This year has been a big one for all of us at Central Steel Build. It’s been a year focused on tightening up our operations and systems to allow us to push hard in 2018.
But what have we learned throughout the year that will help us get better? Quite a lot!
Our Customers Are Understanding.
We put in a lot of effort to ensure our buildings go up with as few problems as possible. And most of the time, everything goes smoothly. But with so many people and stages involved it does happen from time to time.
What’s most important is that we do everything we can to sort out problems as they arise. Often, the problems are completely out of our hands, but our customers are always understanding. They appreciate our efforts to move their project forward and overcome obstacles.
Looking back on a project, it’s often our ability to respond quickly to problems that keeps people coming back to us – they know that we can navigate challenges.
Our Business Is Built On Relationships
Every month, about 30% of our quote requests come from new clients. The other 70% come from existing customers and referrals. That is a huge number of people who were so satisfied with our product and service that they’ve decided to build with us again.
We put effort into building the relationships we have with clients, and this is going to become an even stronger focus for our strategy in 2018. Great relationships are the foundation of what we do.
Production Lines Work
In 2017 we introduced a simple, traditional tool to our workshop: the production line. We redesigned the value chain of our workshop to ensure that steel was moving through as efficiently as possible without keeping any of our workers idle.
The production line has increased our output by approximately 30%, and our workers feel more engaged for more of the day.
Our Customers Value Communication
At the end of every project, we ask our clients for feedback and one thing came up frequently: communication. Our clients appreciate being kept in the loop throughout the duration of their project. In line with our culture of continuous improvement, this is something we’ll push and develop in 2018.
We want our customers to feel constantly informed on the progress of their project and we want to open up clear channels for them to check in and ask questions.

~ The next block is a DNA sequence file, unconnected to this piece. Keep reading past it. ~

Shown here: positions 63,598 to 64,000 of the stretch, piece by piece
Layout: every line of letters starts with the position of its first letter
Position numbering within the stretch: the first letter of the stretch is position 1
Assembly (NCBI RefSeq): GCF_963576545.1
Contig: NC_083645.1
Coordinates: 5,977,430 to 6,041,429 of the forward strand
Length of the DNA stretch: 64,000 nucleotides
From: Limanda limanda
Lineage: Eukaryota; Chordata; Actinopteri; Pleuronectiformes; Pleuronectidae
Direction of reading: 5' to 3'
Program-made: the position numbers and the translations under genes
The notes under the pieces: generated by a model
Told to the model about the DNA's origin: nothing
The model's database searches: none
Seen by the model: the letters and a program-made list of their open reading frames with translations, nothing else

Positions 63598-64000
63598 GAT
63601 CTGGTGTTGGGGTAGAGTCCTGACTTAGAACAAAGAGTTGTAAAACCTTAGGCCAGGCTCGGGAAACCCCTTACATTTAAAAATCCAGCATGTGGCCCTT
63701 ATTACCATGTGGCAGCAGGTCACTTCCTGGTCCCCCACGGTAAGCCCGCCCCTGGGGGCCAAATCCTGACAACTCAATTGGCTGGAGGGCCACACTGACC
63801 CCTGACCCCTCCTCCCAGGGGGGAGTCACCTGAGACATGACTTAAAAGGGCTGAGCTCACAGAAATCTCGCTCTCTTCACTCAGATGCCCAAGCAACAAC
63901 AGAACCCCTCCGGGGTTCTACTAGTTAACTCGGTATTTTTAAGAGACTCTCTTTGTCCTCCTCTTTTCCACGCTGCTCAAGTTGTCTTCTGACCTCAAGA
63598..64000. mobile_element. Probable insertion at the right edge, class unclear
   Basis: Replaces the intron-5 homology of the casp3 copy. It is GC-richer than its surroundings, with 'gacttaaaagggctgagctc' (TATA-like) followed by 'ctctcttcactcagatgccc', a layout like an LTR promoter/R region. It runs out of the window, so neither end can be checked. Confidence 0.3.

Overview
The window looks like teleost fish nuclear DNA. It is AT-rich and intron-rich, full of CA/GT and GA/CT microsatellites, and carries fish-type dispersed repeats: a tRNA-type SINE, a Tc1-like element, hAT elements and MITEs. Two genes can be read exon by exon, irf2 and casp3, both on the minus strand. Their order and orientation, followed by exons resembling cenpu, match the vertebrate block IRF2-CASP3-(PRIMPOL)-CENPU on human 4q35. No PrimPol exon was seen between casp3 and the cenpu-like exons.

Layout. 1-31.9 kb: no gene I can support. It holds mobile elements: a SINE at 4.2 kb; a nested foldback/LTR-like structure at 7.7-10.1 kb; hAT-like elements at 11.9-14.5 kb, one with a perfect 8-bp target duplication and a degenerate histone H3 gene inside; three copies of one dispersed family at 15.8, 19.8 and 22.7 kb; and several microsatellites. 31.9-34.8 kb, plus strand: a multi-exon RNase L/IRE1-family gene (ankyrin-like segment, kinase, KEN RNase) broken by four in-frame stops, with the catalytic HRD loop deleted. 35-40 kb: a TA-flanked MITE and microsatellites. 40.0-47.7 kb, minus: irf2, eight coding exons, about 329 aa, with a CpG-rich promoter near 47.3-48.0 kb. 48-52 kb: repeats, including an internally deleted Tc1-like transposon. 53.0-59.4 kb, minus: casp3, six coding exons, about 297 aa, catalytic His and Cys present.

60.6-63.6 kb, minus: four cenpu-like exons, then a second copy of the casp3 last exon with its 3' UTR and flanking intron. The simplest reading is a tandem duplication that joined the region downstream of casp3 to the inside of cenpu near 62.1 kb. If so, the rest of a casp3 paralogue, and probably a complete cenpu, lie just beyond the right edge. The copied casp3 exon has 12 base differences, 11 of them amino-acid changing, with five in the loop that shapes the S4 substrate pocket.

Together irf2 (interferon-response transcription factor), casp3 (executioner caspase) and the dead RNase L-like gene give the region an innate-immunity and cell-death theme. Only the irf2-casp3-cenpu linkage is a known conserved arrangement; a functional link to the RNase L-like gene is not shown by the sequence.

We Can Build 443 New Projects In A Year (We Became Even More Experienced)
That’s an average of 41.8 new projects each month. We have directed much of our attention and energy towards ensuring we have the systems to handle this kind of output and that we can continue to grow.
This also means we’re continuing to gather experience across our eight industries. We built a helicopter hangar, an equine vet and a showroom for collectable cars. Experience like this increases the value we have to offer to new clients.
Building a Warehouse as an Investment
Buying or building commercial property as an investment can be a great strategy, particularly for those looking for a consistent stream of income.
In the article below, we look at the return of investment of commercial and industrial properties and then take a look at how you can start investing.
One of the strengths of commercial properties as investments is their high rental return. While residential properties return only 3.4% of their overall value per year, industrial properties return about 8.1% of their total value yearly.
That’s a huge difference in a reliable stream of income.
So what’s the catch? There are a few. Let’s go through them:
Rental Income Risks
As always, a greater return indicates a greater risk. In regards to industrial properties & buildings, the high rental return relies on finding a reliable renter.
Residential properties are generally filled by tenants extremely quickly, but it can take months to find an appropriate tenant for a warehouse or factory space.
In any town or city, more space is allocated to residential building than industrial building. Finding a property to build on can be more difficult, and the council will likely hold you to tighter regulations before giving you building approval.
However, there is some goods news here. If you’re working with a trusted and experienced builder, they will understand regulations like the back of their hand. A quick phone call will give you an idea of what you can and cannot do. In these situations, your builder is your most important contact.